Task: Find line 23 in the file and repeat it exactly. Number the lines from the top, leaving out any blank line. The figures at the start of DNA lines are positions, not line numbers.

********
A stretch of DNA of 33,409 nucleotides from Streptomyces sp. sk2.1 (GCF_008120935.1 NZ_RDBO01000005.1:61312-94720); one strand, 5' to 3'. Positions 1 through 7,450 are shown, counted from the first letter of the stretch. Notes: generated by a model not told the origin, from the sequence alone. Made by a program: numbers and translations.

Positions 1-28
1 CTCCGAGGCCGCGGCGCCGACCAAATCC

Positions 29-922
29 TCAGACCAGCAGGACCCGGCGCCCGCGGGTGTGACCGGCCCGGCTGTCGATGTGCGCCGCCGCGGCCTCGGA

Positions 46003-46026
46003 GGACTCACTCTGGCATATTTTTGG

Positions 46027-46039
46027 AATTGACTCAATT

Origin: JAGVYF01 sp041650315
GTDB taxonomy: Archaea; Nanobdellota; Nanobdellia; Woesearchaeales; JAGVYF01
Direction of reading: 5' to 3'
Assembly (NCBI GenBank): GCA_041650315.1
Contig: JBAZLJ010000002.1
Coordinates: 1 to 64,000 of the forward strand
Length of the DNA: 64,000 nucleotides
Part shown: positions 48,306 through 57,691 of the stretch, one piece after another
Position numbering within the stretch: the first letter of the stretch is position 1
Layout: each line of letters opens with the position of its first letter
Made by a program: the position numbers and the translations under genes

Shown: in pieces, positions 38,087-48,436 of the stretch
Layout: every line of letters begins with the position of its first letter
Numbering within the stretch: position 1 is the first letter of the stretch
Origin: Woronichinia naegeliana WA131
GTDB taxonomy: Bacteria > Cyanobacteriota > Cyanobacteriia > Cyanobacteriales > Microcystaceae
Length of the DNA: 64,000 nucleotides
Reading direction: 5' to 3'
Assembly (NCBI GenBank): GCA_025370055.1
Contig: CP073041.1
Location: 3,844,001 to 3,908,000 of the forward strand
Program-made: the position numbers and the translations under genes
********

Numbering within the stretch: position 1 is the first letter of the stretch